Music Review: Wayfaring Strangers: Cosmic American Music

Published on March 15th, 2016 in: Americana, Current Faves, Music, Music Reviews, Reviews |

By Melissa Bratcher


You can always rely on Numero Group to unearth incredible, forgotten music. You know that music: the kind of stuff you pick up in a flea market because it costs a quarter and has a cover with a lady sporting huge hair and a necklace made of spoons. The kind of albums that were perhaps self-released or on the tiniest label. Hidden gems, for sure.

Numero’s newest compilation, Wayfaring Strangers: Cosmic American Music is a trip through the cut-out bins. Here are tracks that, despite not being breakthroughs for the artists, still have merit. It’s Americana, and it’s indie as anything. Maybe the artists weren’t signed to a big label. Maybe they made the record in one of those booths at a fair. Maybe they had a song that they really needed to record for serious reasons.

There are stories behind these artists. There are bands made up of farm and ranch hands. One of them, Jimmy Carter and Dallas County Green, opens the album with the rambling “Travelin’.” The other, The Black Canyon Gang, puts forth the incredible, soulful “Lonesome City.” It’s richly atmospheric with a stoney groove. Sandy Harless financed his album with proceeds from his fish breeding business but was cheated by a fake record label. Someone should cover his “I Knew Her Well” because it’s frankly lovely.

There are lady singers. Mistress Mary has an unusual, earthy voice with appealing vibrato. Her authenticity shines through on “And I Didn’t Want You,” a gentle groove with pedal steel. The mysterious Kathy Heidiman (Numero Group could dig up no information on her) sings with an odd, pure voice on “Sleep A Million Years.” Plain Jane isn’t a lady, but “You Can’t Make It Alone” is a slice of psychedelic Americana with spacey guitar and a somnambulant feel. The lead singer has a Parsons-esque weediness to his voice, and since Gram Parsons is the patron saint of this collection, it is quite appropriate.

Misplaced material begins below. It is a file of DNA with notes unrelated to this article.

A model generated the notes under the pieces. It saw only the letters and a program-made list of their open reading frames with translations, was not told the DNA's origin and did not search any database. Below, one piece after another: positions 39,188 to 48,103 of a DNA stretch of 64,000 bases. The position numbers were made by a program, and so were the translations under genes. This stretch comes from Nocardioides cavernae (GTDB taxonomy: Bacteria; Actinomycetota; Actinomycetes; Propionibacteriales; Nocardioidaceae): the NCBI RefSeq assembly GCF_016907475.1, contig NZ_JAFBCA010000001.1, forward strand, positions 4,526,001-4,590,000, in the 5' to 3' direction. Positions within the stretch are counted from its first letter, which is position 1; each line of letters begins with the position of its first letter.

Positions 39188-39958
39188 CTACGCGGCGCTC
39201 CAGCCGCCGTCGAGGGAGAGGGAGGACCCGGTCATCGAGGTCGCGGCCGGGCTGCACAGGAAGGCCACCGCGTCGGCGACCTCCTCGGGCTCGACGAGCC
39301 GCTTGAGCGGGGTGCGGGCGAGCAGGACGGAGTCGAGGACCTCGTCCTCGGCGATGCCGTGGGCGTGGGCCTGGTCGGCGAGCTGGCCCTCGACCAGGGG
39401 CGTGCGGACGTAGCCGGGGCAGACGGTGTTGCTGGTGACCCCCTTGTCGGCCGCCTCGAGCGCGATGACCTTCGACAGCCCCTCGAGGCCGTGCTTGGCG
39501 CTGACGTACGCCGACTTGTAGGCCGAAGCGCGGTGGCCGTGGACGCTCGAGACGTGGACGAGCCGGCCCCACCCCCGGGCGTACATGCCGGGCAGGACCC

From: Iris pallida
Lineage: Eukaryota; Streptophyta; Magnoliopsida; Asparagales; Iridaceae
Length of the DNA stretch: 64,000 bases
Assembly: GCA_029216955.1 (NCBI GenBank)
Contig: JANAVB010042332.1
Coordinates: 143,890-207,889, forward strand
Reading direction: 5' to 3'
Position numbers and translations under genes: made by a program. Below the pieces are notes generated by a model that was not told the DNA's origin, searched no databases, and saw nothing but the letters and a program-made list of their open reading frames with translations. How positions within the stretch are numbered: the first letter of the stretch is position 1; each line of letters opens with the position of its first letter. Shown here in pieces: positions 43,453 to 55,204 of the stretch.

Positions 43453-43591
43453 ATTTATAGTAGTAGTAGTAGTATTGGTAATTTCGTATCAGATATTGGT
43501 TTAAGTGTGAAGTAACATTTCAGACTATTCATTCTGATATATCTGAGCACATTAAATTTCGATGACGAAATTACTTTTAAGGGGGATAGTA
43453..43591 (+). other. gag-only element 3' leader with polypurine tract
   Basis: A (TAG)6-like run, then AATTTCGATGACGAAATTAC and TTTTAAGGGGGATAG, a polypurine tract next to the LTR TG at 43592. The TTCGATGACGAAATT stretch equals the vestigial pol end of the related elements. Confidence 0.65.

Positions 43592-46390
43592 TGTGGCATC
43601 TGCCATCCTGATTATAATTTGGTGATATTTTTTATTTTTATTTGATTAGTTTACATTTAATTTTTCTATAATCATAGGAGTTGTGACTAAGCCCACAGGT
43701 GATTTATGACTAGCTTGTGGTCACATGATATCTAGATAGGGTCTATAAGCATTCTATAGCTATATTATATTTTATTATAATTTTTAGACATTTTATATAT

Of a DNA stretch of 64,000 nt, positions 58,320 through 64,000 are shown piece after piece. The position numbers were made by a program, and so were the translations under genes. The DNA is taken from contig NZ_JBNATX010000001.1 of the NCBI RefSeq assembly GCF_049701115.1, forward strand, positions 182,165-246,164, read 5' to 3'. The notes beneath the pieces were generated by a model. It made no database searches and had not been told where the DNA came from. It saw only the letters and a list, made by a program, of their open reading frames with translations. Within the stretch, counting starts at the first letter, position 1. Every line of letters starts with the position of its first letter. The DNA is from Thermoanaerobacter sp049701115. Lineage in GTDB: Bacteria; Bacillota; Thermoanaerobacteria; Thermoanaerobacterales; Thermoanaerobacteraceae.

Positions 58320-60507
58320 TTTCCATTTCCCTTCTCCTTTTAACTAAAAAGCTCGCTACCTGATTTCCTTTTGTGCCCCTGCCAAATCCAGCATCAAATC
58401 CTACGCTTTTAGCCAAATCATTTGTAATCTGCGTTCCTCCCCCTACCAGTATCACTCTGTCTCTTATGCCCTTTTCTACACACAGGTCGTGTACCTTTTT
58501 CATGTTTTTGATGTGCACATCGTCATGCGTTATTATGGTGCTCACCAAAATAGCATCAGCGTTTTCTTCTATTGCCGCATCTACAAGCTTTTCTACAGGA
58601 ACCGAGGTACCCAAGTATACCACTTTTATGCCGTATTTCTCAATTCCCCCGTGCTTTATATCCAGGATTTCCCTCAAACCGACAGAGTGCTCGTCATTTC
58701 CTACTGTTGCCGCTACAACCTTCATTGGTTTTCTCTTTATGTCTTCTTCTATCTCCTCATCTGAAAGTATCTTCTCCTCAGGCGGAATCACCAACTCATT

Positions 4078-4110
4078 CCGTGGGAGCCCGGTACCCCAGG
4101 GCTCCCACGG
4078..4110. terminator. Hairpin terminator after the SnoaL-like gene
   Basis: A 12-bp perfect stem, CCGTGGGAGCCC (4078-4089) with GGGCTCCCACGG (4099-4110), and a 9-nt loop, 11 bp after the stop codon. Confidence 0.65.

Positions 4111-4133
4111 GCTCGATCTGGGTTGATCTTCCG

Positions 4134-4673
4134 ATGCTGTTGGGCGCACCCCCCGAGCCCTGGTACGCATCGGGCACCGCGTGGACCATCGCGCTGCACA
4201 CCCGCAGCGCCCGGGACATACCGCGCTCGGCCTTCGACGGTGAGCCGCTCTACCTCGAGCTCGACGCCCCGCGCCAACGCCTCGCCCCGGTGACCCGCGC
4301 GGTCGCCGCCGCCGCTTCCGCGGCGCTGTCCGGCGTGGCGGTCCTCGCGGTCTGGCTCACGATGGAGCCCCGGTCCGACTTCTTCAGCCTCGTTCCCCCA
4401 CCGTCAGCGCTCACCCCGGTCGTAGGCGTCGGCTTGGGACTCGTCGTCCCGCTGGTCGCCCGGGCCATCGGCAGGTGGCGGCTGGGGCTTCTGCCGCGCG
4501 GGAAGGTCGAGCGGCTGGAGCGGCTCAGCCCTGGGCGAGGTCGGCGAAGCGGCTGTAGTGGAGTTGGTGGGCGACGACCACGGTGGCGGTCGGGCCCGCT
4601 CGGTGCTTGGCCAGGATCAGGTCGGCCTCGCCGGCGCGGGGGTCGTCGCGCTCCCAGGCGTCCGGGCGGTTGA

Why do some artists make it and some just don’t? Angel Oak’s “I Saw Her Cry” feels classic, like a JD Souther tune. The lead singer’s voice is unforced and likable, and a steel guitar swoops sadly in the background. Arrogance’s charmer “To See Her Smile” sounds current and fresh, all searing vocals and plinky piano.

What’s not to love about Wayfaring Strangers dedication to the stranger sides of Americana? Allen Wachs’ “Mountain Roads” is a bit filmic, and also a recitation of things found around mountains (deer, cedar trees, wind). It’s got a curious appeal and roiling guitar and bass. Bill Madison’s “Buffalo Skinners” is moody and noodly, but compelling like a Max Brand book. It’s nearly 8 minutes long and is quite informative. If you have questions about buffalo skinners, it will probably be answered in this track.

The opposite, then, would be Doug Firebaugh’s “Alabama Railroad Town.” The song is so short that I thought I had somehow paused my playback. His delightfully hushed delivery slips into falsetto. It’s pretty, despite the bits about “Seven more men left to die” and “You can still hear them screaming.” I wanted more. Mike and Pam Martin’s “Lonely Entertainer” was clearly meant to be serious, but it turns out instead to be a bit goofy (“Every song I sing begins to sound the same / I meet a lot of important people / but I don’t remember their names”).

I’m a fan of Numero Group’s compilations. There are always little nuggets of brilliance, artists that really should have made it, and songs that scratch the itch of much-needed weirdness. Wayfaring Strangers: Cosmic American Music hits all those points. It’s like finding buried treasure that someone helpfully dug up for you.

Wayfaring Strangers: Cosmic American Music will be released by Numero Group on March 18.

Time limit is exhausted. Please reload the CAPTCHA.